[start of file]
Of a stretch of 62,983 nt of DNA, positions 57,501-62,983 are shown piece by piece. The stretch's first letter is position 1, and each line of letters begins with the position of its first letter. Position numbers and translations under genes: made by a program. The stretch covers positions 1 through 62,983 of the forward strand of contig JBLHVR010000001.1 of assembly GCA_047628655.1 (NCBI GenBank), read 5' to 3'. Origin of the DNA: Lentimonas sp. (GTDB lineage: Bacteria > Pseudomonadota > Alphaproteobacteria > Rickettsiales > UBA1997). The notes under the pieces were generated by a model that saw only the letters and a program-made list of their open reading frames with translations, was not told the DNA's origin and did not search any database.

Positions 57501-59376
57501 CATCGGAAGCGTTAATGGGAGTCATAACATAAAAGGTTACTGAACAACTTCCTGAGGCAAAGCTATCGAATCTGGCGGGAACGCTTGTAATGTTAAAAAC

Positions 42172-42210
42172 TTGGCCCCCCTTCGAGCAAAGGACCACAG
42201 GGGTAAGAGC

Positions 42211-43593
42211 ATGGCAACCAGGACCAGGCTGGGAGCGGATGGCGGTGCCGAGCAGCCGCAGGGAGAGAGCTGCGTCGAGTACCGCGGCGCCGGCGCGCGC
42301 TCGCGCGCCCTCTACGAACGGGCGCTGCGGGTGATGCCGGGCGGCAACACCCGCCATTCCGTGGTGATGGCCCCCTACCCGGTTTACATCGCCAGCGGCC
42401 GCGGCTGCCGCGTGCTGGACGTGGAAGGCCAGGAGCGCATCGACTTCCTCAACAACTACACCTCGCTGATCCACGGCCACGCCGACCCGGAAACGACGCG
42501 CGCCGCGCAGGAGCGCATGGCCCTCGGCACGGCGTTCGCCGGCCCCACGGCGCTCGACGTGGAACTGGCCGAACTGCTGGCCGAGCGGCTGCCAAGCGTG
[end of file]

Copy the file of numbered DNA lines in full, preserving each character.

Of a stretch of 62,983 nt of DNA, positions 57,501-62,983 are shown piece by piece. The stretch's first letter is position 1, and each line of letters begins with the position of its first letter. Position numbers and translations under genes: made by a program. The stretch covers positions 1 through 62,983 of the forward strand of contig JBLHVR010000001.1 of assembly GCA_047628655.1 (NCBI GenBank), read 5' to 3'. Origin of the DNA: Lentimonas sp. (GTDB lineage: Bacteria > Pseudomonadota > Alphaproteobacteria > Rickettsiales > UBA1997). The notes under the pieces were generated by a model that saw only the letters and a program-made list of their open reading frames with translations, was not told the DNA's origin and did not search any database.

Positions 57501-59376
57501 CATCGGAAGCGTTAATGGGAGTCATAACATAAAAGGTTACTGAACAACTTCCTGAGGCAAAGCTATCGAATCTGGCGGGAACGCTTGTAATGTTAAAAAC

Positions 42172-42210
42172 TTGGCCCCCCTTCGAGCAAAGGACCACAG
42201 GGGTAAGAGC

Positions 42211-43593
42211 ATGGCAACCAGGACCAGGCTGGGAGCGGATGGCGGTGCCGAGCAGCCGCAGGGAGAGAGCTGCGTCGAGTACCGCGGCGCCGGCGCGCGC
42301 TCGCGCGCCCTCTACGAACGGGCGCTGCGGGTGATGCCGGGCGGCAACACCCGCCATTCCGTGGTGATGGCCCCCTACCCGGTTTACATCGCCAGCGGCC
42401 GCGGCTGCCGCGTGCTGGACGTGGAAGGCCAGGAGCGCATCGACTTCCTCAACAACTACACCTCGCTGATCCACGGCCACGCCGACCCGGAAACGACGCG
42501 CGCCGCGCAGGAGCGCATGGCCCTCGGCACGGCGTTCGCCGGCCCCACGGCGCTCGACGTGGAACTGGCCGAACTGCTGGCCGAGCGGCTGCCAAGCGTG